The unknown in all of this is time and money. Most small businesses can handle a gradual slowdown preceding a recession. A 10% – 20% drop in revenues is manageable over a year or two. Going straight to zero overnight is unheard of and will hit thousands, if not millions of companies. Many entities operate with daily cash flow in and out of their balance sheet. Cutting off one end and keeping the other open is a recipe for disaster. Jobless claims will skyrocket and break the 2008 highs of 700,000. It would not be surprising to see this double the previous record, and soon.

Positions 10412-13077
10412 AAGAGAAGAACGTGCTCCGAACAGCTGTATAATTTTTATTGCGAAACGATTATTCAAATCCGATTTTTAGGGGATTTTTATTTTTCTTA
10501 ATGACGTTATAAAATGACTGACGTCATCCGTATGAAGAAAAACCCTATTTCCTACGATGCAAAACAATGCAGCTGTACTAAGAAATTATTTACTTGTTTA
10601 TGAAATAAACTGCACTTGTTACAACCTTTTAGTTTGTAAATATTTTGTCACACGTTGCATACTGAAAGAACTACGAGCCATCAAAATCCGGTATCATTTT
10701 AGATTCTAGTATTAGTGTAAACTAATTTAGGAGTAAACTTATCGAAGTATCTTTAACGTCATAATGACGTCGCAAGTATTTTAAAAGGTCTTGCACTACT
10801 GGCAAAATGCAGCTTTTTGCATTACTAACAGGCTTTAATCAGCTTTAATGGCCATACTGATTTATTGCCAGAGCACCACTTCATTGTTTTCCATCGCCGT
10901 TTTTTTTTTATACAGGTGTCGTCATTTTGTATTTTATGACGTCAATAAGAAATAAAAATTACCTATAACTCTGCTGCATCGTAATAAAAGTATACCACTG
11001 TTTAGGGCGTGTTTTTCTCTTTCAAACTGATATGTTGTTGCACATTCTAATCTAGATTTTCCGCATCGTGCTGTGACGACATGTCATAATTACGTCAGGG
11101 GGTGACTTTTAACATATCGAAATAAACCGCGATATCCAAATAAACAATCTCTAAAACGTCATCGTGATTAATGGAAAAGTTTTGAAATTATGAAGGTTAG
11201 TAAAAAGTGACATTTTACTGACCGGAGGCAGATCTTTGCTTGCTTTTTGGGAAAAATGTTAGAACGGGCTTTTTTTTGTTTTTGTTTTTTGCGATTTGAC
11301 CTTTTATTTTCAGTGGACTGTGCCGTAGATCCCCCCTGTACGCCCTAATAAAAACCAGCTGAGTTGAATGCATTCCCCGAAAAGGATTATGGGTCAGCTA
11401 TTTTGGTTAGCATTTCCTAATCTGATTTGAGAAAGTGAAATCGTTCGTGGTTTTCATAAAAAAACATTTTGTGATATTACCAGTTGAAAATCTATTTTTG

Fortunately, this will run its course over time. The market knows what we know, and then some. We are starting to see some small signs of a bottom forming as well. Great long-term values are being created. World-class operators are seeing wild moves down, only to close the trading day at their highs. Yesterday, in just a few hours #McDonald’s went from $128 to $150, #NXPI from $63 to $73, Marriott from $52 to $66 and #Keycorp bounced 24%! Stocks are set for another bounce this morning, so far. However, it is not time to chase rallies higher. Make sure you have enough cash to pay bills for the next 3-6 months. Slowly nibble on big down days. Retests are probable as the virus news is likely to get worse over the coming days with a ramp up in new cases. California is shutting down with authority. Governor Wolf in Pennsylvania announced similar measures. Others will follow.